• KD DuBois

Is My Book a Fairy Tale?

People often ask about the genre of Daughter of the South Wind. When I respond it's mythology, they get a confused look. I’ve now realized that I’m answering too specific because mythology isn’t one of the “recognized” genres. In essence, I’ve gone too deep in sub-genre.

So, which of the “big ones” do I use to classify my book?

Let’s start from the top. You’ve got either fiction or non-fiction. Easy, it’s fiction. Then, determining what genre of fiction should be just as simple, right? Wrong. First, you have to declare if it’s literary or genre fiction, if it’s focused on character or plot—and here I thought a good writer was supposed to focus on both. Picking genre because the plot does drive the action of the book, I then must decide what category of genre fiction it belongs in, but before I get to that, a different categorization system pops up in my research: speculative fiction. Yet nowhere is its antithesis of non-speculative fiction so, I toss that system out and press ahead with the common genre fiction sub-categories (henceforth called sub-genres).

Lo and behold, I have two options: fantasy or romance.

Fantasy is often set in a world different from the one we know with fantastic creatures and supernatural phenomenon. It’s different from the other sub-genres of science fiction and horror because of the lack of scientific or gruesome themes, respectively, though sometimes they do overlap. Fantasy’s make-believe, and something magical is always present either in the form of magical beings or in the setting itself. Some specific sub-categories of Fantasy are (now we’re into sub-sub-genres):

  • Contemporary fantasy – real world setting with magic or other supernatural features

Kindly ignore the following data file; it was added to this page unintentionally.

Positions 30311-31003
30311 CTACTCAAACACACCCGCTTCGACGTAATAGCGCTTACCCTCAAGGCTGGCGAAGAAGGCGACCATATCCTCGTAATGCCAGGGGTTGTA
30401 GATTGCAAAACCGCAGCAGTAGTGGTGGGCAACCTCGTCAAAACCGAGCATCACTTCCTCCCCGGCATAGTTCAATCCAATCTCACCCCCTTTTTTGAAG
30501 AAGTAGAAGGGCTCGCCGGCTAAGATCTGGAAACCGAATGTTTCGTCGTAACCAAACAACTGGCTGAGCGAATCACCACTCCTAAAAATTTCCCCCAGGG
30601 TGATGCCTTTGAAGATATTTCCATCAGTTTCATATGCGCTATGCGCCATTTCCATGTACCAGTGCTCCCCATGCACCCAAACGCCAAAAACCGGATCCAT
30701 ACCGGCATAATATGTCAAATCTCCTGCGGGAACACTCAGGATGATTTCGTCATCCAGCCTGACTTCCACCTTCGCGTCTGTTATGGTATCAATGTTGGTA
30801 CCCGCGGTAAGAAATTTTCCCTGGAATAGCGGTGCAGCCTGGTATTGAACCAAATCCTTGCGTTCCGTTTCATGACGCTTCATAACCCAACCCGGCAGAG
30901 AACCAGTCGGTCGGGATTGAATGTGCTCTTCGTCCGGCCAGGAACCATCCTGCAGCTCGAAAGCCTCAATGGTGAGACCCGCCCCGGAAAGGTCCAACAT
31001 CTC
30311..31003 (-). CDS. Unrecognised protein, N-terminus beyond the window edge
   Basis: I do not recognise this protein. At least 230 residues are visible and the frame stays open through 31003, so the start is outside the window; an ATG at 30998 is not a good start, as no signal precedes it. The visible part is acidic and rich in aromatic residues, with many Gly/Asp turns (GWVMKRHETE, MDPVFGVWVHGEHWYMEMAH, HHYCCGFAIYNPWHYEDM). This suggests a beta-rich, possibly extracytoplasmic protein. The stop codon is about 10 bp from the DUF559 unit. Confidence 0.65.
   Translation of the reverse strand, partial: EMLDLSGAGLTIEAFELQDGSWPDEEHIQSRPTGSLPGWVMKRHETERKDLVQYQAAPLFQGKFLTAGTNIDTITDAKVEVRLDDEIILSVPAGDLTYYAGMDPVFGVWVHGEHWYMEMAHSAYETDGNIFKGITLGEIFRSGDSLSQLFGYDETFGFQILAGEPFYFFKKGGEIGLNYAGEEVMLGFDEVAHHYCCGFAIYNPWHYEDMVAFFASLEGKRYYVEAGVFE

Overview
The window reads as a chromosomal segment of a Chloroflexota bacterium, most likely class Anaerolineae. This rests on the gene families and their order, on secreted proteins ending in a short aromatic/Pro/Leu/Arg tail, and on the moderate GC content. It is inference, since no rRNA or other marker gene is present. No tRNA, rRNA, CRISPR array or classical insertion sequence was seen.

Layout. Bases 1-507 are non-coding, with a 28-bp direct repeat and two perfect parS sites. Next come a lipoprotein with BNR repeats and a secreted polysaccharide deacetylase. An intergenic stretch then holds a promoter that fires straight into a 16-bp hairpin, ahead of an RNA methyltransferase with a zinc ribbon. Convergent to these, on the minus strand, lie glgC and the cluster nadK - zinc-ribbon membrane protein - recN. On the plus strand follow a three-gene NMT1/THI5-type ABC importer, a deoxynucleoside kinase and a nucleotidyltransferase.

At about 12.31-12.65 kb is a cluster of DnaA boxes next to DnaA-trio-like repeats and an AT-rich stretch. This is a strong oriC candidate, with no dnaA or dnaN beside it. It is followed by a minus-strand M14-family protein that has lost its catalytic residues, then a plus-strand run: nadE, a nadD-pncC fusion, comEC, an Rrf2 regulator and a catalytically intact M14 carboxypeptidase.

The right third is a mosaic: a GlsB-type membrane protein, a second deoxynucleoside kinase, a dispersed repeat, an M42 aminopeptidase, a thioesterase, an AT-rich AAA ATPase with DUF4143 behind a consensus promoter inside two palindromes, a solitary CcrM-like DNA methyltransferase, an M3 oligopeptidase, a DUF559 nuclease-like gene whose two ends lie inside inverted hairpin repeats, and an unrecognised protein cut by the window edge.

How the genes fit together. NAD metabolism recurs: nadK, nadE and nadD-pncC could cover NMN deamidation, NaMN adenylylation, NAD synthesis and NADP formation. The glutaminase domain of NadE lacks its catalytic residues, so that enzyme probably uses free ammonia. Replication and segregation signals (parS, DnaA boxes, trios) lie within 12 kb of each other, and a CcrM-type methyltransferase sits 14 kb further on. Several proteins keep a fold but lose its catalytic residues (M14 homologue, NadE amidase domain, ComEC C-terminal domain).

• Dark fantasy – has some aspects of horror

  • Fables – have unhuman characters and the plot gives a lesson

  • Fairy tale – uses fantastic creatures, often pits good versus evil, and can contain lessons

  • Heroic – the main point is a hero navigating through an imaginary setting

  • High – plot of an epic proportion

  • Historical – fantasy with historical elements

  • Low – simple plot with few fantasy elements

  • Paranormal romance – a romance formula with supernatural beings

  • Urban – setting in a city more than a land, plot with supernatural elements

Well, hell. Daughter of the South Wind fits into multiple categories: Contemporary, Fairy Tale, Heroic, High, Paranormal Romance. And I took Greek Mythology and gave obscure gods and goddesses their own stories, so where’s Mythology on this list?

A myth is based on a religion or belief system, usually of ancient origin. The stories tried to explain natural events through the lens of a religious belief and often used supernatural beings, gods, or creatures from that religious framework to do so. Many times, the plots contained a lesson or a moral. And many times, Fables, Folklore, Fairy Tales and Mythology get lumped into one giant sub-genre of Fantasy. Or is it sub-sub-genre? I’m so confused.

Given a love story is the central theme of my book, it also qualifies for the sub-genre of Romance—specifically a Paranormal Romance. Yup, the same one listed under Fantasy. Oh, what a tangled web.

How wonderful—my very first published work, and I cross all kinds of genre lines. Some say that’s good, what people want. Which is nice. But all I want is an easy way to categorize the book so it fits with people’s normal reading preferences—so I can get people to think it will be something they will like and maybe, just maybe, they’ll check it out, or better, buy it.

I guess I’ll just have to stick to a few major categories and use a genre/sub-genre/sub-sub-genre that I think will appeal to a person the most. And, based on their non-verbal reactions, if one classification doesn’t work, I have a few others to choose from: Romance, Speculative Fiction, Fantasy, Contemporary Fantasy, Fairy Tale, Heroic Fantasy, High Fantasy, Paranormal Romance, Fantasy Romance.

Last, but not least, I can always call it what it is—Mythology!


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